There are so many alternatives to energy gels and sport products out there on the market. When you start running higher mileage, you need to fuel properly to avoid “hitting the wall” or “bonking.” You might be surprised what foods you already have in your kitchen that you can take along on your long runs. Read on for better and real, whole food alternatives.
There are so many alternatives to energy gels and sport products out there on the market. When you start running higher mileage, you need to fuel properly to avoid “hitting the wall” or “bonking.”
You might be surprised what foods you already have in your kitchen that you can take along on your long runs. Read on for better and real, whole food alternatives.
There are a lot of products on the market that fit into the category of “sport” or “energy” products. These include, but are not limited to: Gu’s/gels, sport beans, energy blocks, and sport or energy drinks and powders.
However, a lot of products on the market contain artificial sweeteners and unpronounceable ingredients. If you’re running for better health (and seriously, who isn’t?), why ingest an artificial food product that might not be that good for you?
A lot of folks find the above-mentioned sport products to be rather harsh on the digestive system. They’re inherently designed to provide quick, easily digestible energy on the go. But do they stand up to those claims?
I agree they provide quick energy, but I personally find–and many will agree–that they’re not really easily digestible, and yeah, sometimes they have the effect of making you “go,” if you know what I mean. To me, these portable snacks are not worth these negative effects.
No one wants to be doubled over due to a bad stomach ache or stuck in a porta potty on race day. Make sure you test your chosen fuel source on your training runs. This is why they’re called training runs!
Reasons for a fuel trial before your event:
There are so many options for real, whole food or even homemade snacks that are cheap, healthy, portable and yummy. This list of alternatives is by no means exhaustive, and perhaps it’ll inspire you to find something not on this list that works for you.
Super inexpensive, high in carbs, and the riper they are (think: tiny brown spots), the more natural sugar they contain. More sugar = more energy.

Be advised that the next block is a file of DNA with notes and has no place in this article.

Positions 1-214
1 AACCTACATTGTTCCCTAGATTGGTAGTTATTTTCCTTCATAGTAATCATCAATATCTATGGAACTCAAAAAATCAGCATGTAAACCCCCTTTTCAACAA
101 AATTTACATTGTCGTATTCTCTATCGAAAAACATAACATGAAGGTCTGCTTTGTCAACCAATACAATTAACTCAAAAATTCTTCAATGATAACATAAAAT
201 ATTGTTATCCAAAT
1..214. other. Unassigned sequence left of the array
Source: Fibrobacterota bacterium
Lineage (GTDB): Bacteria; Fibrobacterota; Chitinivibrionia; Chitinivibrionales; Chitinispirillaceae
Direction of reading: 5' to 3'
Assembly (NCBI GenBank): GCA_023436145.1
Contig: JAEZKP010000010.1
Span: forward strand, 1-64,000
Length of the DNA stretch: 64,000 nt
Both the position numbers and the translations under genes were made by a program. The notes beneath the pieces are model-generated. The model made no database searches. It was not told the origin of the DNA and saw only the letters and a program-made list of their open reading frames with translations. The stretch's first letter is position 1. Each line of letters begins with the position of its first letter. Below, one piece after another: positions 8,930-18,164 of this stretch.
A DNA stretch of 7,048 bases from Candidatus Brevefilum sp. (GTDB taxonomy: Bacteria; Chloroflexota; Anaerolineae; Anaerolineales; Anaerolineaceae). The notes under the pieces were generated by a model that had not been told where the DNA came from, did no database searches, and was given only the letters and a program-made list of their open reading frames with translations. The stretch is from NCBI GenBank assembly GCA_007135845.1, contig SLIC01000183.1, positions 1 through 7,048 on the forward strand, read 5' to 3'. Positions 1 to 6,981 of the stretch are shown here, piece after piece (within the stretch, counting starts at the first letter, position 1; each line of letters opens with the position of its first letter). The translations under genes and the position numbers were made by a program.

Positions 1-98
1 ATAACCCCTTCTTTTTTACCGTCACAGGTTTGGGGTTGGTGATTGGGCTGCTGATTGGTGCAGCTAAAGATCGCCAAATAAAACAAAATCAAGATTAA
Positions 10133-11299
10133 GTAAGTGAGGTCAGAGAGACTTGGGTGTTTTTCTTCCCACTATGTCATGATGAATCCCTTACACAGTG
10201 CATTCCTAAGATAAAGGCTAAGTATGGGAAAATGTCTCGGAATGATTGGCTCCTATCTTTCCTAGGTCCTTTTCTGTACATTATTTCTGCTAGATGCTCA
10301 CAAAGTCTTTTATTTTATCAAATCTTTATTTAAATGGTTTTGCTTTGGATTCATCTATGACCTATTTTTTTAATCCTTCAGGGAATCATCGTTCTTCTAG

Bring a half or whole and carry in a waist pack. You can also freeze ahead of time and it should be defrosted by the time you need it. Freezing it will change the peel color, but not the taste or nutritional value.
Alternatively, you can mash it and put it in a snack sized zip loc baggie. When you’re ready to eat it, tear a hole in the corner and squeeze it out.
Dates, especially medjool, are soft, portable and sweet, which makes them a great alternative to energy gels. At nearly 70 calories each, you may only need one, two, pending your energy output, to meet your fuel needs.
Another great thing you can do is slice the date open on one side and stuff with a few salted peanuts, or other nut of choice. This will increase your calorie intake, provide you some longer lasting energy in the form of fat, and also hit your electrolyte need with the salt.
Ok, so pretzels aren’t really a “health” food, but they aren’t terrible for you either. They are super easy to grab and eat on the run and they provide a quick source of carbs. Quick carb source=awesome alternative to an energy gel.
Get salted pretzels if you need to replace your electrolytes. There are also gluten free pretzels available on the market for those who are celiac, gluten intolerant, or who are avoiding gluten for other reasons.
Thinking about the sport drinks out there–powdered or premade– just turns my stomach. And don’t get me started on gatorade. It has a sugary aftertaste that lingers for miles. Hey, if you can stomach it and it works for you, more power to you. But I find that for a lot of athletes, it falls into the “avoid it if you can” category.
A simple, natural alternative is plain coconut water. I realize sometimes this is an acquired taste and not everyone likes it, but it’s a bit more subtle than other sports drinks. It has a ton of potassium, more than a banana. So it’s fantastic for keeping leg cramps at bay.